Most people have heard of Genghis Khan and his destructive, bloodthirsty ways. But few people know Genghis Khan's great-great-granddaughter was just as hardcore as he was, maybe even more so. Khutulun proved, throughout her life, she had been born with her ancestor's fighting spirit. She may have had many brothers, and may have been the youngest, but she was known as a fierce and formidable warrior. At one point, she was even poised to take over as chief. Historians still debate as to why she was never placed in charge, and a working theory states murder may have been involved.
When it comes to Khutulun facts, it's hard to tell what's real and what's legend, similar to the various stories surrounding Genghis Khan. For one thing, many facts have just been lost or covered up over time, such as whether or not she was married. This warrior princess may not get her own Netflix special, but she was noteworthy enough to be included in the Marco Polo series.
Khutulun's clan held a fighting spirit and physical prowess in high regard. If you could hold your own in a hand-to-hand battle, you gained the respect of everyone around you. Her clan would continuously bet on these battles, and if you were able to come out on top, (and win some money for your backers) you were considered to be gifted by the gods. In a story collected by Marco Polo, and corroborated by historians, Khutulun was apparently undefeated when it came to wrestling men of all ages and sizes.
Her father had been attempting to find her a suitor for a long time, but Khutulun wasn't enthralled by the idea of marriage. She made a deal with her father, however, that if a man were able to best her in combat, she would marry him. However, if they lost, they would have to surrender 100 horses over to her. At the end of this combat period, "She ended up with 10,000 horses and no husband." Some suitors even showed up with 1,000 horses, because they were so confident they could beat her.
One of the reasons we know as much as we do about Khutulun is she absolutely captivated famed explorer, Marco Polo. He wrote at length about her, from the way she appeared in combat, to her physical features. He was traveling across Central Asia and documenting his exploration, when he crossed paths with Kaidu, and his daughter. Upon meeting her, Marco Polo called her "Aiyurg," a term that meant "Moon Light" in Turkish, rather than her Mongolian Hotol Tsagaan name, which meant "All White."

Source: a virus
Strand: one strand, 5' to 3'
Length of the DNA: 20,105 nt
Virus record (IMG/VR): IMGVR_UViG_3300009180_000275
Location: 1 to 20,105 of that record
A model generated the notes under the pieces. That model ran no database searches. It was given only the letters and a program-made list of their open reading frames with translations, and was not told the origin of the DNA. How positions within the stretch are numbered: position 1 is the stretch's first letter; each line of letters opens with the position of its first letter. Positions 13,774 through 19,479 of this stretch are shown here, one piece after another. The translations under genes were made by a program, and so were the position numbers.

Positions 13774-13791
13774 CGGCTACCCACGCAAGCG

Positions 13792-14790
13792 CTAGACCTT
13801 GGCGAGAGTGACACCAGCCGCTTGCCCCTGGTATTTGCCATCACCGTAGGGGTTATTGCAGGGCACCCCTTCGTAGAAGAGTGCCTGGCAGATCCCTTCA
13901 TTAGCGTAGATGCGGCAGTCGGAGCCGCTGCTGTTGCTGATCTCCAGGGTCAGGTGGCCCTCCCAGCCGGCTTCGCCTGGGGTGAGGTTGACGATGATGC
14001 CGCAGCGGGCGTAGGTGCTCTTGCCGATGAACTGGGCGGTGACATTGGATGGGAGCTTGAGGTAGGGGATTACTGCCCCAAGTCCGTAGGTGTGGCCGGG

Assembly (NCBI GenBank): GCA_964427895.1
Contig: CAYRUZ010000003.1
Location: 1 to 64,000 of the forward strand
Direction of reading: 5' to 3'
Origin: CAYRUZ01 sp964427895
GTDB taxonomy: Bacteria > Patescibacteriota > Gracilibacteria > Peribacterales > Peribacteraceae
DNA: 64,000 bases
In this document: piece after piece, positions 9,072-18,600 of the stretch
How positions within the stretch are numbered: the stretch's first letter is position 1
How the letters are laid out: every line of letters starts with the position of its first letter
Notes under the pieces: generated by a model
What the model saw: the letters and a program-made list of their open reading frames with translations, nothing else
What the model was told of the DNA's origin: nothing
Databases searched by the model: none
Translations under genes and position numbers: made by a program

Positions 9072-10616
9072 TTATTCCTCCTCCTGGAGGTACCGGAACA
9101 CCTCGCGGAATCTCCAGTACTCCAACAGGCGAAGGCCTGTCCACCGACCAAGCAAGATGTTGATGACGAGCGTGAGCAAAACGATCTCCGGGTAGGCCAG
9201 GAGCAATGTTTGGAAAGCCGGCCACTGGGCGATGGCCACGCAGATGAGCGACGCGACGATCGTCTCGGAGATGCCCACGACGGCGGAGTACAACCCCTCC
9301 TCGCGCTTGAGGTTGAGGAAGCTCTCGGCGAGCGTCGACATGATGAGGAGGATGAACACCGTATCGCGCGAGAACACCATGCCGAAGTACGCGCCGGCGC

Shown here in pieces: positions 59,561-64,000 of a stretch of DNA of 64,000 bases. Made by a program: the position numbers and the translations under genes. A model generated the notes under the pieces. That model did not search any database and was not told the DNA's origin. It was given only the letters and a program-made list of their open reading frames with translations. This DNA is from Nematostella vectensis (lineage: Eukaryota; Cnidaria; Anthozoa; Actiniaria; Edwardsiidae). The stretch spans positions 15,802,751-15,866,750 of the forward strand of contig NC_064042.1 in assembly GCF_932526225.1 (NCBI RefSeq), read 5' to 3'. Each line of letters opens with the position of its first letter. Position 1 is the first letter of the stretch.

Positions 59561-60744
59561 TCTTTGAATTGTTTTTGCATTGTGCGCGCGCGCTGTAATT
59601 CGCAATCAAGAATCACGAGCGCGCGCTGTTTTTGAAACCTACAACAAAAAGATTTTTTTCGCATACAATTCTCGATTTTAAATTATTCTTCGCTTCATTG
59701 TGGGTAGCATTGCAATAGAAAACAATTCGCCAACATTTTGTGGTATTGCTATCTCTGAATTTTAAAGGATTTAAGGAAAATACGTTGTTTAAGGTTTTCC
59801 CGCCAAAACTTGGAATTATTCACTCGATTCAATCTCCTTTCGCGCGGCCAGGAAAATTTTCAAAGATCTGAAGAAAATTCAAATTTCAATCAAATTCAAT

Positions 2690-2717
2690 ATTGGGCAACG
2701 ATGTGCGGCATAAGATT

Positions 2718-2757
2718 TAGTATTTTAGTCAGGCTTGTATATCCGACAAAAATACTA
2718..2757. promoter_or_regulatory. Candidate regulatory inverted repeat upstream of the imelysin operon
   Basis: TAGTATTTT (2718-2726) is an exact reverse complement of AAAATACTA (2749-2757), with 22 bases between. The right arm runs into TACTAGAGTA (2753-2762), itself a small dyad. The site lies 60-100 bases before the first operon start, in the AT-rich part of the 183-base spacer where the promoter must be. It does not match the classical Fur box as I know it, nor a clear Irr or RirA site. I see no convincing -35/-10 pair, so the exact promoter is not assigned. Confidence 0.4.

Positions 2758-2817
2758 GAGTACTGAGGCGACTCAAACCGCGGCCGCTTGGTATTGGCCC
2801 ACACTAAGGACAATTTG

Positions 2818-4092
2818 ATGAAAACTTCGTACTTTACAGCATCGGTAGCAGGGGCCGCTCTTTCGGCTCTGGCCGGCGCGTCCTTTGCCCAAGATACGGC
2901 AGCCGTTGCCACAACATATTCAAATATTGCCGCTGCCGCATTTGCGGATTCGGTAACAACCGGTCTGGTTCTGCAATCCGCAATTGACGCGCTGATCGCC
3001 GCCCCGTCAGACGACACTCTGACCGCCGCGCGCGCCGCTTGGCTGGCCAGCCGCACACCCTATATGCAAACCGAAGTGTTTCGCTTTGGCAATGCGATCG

He then cataloged her fighting ability, her wrestling, her relationship with her father, and all her accolades in battle. His account of her history - written from personal experience - contains most of the (albeit little) historical evidence we have left of her.
When her father grew ill from dysentery, (due to some bad medication he'd been given) he called his children to his bedside, including his beloved daughter. When they gathered around, some accounts say he informed them he'd chosen a successor to be the next Great Khan. He'd decided Khutulun would become their new leader, even if she was a woman.
Unfortunately, this decision wasn't exactly a popular one. Her many brothers all voiced their frustration and concerns with their father's choice. Other dissenters were vocal about it, stating she had no place in politics. Her brothers did get a say in the decision, and they firmly decided they did not want her to be leader. Luckily, some sources say she didn't really want to be leader anyway. She said she would instead back one of her brothers, as long as she was allowed to continue on as a military leader. Her brother, Orus, ended up taking over, while she continued to be leader of the military, where she was more comfortable.
If you think the story of Khutulun sounds unusual, you're not alone, the Mongolian people shared this sentiment as well. Many people were not fond of the warrior princess, nor the fact she seemed to act so boyishly. Some writings of her speak about her actions as if they are wrong, and that her father doting on her was a sign of his weakness, especially when he had so many other sons to choose from. Some said she was becoming romantically involved with her cousin, and would someday go live like a proper Muslim woman in Persia, but that never happened. Some even went further with their rumors.
For a time, her critics began to say she was having an incestuous relationship with her father. They said this was why she refused to marry, and was why her father seemed to shower her with more attention than his sons. Khutulin didn't seem bothered by most rumors, but in this case, she allegedly went out and got married shortly afterwards, perhaps hoping to shut up her detractors once and for all. There's no way of knowing whether or not this story holds any water, the details on her marital status have been lost in time.